Food, fertility and you

Adopting a healthier lifestyle is a positive change you can make when undergoing fertility treatment.

What eating pattern should I follow in preparation for pregnancy?

Food, fertility and you: Adopting a healthier lifestyle is a positive change you can make when undergoing fertility treatment

To ensure you get all the nutrients, vitamins and minerals you need to help prepare your body for pregnancy, you should include foods from all food groups in your daily diet. Seeing an Accredited Practising Dietitian can help you compare your own dietary patterns with your nutritional needs, taking into account any other medical or nutritional requirements you have (e.g. polycystic ovary syndrome, coeliac disease, vegetarian or vegan diets, diabetes). Being more active and cutting back on alcohol and caffeinated beverages are all helpful changes to make.

Are there any supplements I need to take?

  • Folate is needed for healthy growth and development and reduces the chance of neural tube defects (e.g. spina bifida) in a baby. Women trying to conceive should take an extra 400 micrograms (µg) of folic acid per day. The best way to get this is from a supplement. It is important to take this at least one month before and three months after you become pregnant. You still need to eat foods that contain folate; rich dietary folate sources include green, leafy vegetables, fruit, and breads/cereals fortified with folate. 
  • Iodine is a nutrient we need in very small amounts - it is part of thyroxine, a hormone of metabolism, growth, and development (especially of a baby’s brain). We need more iodine when pregnant and breastfeeding. Studies show the Australian population is mildly iodine deficient, so guidelines advise all pregnant women take a daily supplement that contains 150 µg of iodine. You will get more from your diet; breads/cereals, fruit, vegetables, and fish are good sources. Although iodised salt, as the name suggests, contains iodine, for overall health we don’t recommend adding salt to your diet.

Aiming for your most comfortable or healthy weight

Losing weight, if you are above the healthy weight range, is recommended for good health now (and increasing your chances of falling pregnant), as well as for a healthier pregnancy. Research (and experience) tells us there are many effective ways of losing weight, but not all of these methods help us to keep the weight off in the long run or maintain our nutritional stores. Ideally, when losing weight to improve fertility and health, you follow a nutritious, balanced meal plan to ensure your nutrient stores are optimised. Being outside the healthy weight range when you fall pregnant increases your chance of a preterm birth (if underweight) or longer hospital stays, caesarean sections, high blood pressure, and diabetes (if you are above the healthy weight range).

What are the benefits of being active?

Regular moderate-intensity exercise helps to maintain a healthy weight, and has many additional health benefits, including lower stress levels, more energy and better sleep, better bowel habits, better mood, less anxiety, and a lower risk of diabetes and heart disease. To get the most health benefits, a good goal is at least half an hour of moderate-intensity physical activity on most, preferably, all days. You do not have to do it all at once. Your exercise can be spread over the day, in ten minute blocks. Try three ten minute walks, or two fifteen minute periods of activity. Moderate intensity means you are exercising at a comfortable pace. A good guideline is the 'talk test' - you should be able to maintain a conversation easily without being short of breath.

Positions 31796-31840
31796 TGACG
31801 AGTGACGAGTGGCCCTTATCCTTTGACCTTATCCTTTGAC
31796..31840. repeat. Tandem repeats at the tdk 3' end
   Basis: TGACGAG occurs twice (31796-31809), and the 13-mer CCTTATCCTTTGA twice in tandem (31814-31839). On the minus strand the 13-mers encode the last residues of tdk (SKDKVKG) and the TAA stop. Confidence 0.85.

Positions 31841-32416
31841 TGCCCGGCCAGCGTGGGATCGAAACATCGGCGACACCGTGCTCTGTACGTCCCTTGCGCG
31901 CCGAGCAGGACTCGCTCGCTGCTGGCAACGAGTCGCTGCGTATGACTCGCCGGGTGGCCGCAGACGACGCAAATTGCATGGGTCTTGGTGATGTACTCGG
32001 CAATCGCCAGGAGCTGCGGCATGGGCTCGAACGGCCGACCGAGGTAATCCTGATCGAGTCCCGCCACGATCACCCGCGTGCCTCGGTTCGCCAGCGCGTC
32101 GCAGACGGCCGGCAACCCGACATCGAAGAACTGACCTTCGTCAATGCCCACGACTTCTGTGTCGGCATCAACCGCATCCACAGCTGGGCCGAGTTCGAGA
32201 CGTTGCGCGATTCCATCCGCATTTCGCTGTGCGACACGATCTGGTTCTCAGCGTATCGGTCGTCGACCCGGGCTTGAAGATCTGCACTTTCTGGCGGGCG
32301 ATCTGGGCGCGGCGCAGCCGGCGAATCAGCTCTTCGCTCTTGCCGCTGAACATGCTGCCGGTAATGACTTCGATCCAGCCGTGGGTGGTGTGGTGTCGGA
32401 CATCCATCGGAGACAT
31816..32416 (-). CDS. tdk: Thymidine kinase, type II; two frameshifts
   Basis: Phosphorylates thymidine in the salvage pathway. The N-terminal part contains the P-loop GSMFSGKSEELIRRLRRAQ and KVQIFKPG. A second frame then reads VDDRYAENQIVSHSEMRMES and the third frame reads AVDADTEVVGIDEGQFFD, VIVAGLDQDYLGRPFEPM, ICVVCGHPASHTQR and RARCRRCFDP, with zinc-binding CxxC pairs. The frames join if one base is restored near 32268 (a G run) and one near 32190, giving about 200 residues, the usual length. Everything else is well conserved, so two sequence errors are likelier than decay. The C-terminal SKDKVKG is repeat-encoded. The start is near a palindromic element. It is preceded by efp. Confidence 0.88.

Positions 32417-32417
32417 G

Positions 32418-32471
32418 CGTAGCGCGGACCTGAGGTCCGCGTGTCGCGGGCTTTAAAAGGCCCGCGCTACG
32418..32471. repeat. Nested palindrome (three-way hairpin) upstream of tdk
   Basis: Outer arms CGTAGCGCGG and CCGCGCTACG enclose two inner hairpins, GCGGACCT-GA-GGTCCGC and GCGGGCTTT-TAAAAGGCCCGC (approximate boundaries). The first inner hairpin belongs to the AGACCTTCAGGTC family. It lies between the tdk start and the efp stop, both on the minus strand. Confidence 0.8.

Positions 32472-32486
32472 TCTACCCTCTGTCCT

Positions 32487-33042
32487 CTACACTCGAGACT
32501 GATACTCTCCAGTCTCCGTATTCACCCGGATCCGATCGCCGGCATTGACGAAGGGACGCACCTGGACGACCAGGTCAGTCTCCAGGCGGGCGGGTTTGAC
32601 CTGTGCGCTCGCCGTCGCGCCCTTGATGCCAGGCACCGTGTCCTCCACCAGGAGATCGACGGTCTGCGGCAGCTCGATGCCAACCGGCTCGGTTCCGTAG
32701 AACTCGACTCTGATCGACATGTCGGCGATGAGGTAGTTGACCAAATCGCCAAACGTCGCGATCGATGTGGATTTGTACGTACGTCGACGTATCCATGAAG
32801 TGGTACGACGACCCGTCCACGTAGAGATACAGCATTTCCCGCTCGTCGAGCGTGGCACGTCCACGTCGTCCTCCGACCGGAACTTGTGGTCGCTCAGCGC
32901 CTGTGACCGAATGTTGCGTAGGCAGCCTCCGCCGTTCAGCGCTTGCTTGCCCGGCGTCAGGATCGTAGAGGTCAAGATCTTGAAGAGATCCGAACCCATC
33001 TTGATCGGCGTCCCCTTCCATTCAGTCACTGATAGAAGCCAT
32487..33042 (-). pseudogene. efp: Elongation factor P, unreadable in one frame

How can I set my life up for exercise?

If you haven’t exercised for a long time, if you are very busy, or you find the idea of starting an exercise program daunting, then a great place to start is by increasing your incidental exercise. Incidental exercise means looking for opportunities to move your body during the day when you might otherwise take an easier way out. Wearing a pedometer and recording the number of steps at the end of the day is a great way to challenge yourself to move more. Breaking up your sitting time is also important – don't sit for longer than 20 to 30 minutes at a time.

What’s next?

We have outlined some general healthy lifestyle information above. You might also choose to review your nutritional needs or get some advice about tailoring information to your lifestyle and preferences during an appointment with a specialist women’s health dietitian at Mater Health and Wellness. Topics we can discuss with you include:

  • Back to basics – Reviewing food groups, nutrients, and nourishment.  Scheduling time for me - Balancing nutrition needs with a busy lifestyle. 
  • Mastering mindful eating - Learn to turn off the autopilot and how to taste and enjoy food with all your senses. Start to become in control of foods that would normally control you.
  • Realising weight loss is within reach – Understanding and achieving the very clear benefits that result from an achievable weight loss (if required). The good news from research is that a loss of just five to ten percent of your body weight (if above a healthy weight), whatever weight you are now, has significant effects on fertility.

To make an appointment with a Mater Health and Wellness dietitian please phone 07 3163 6000

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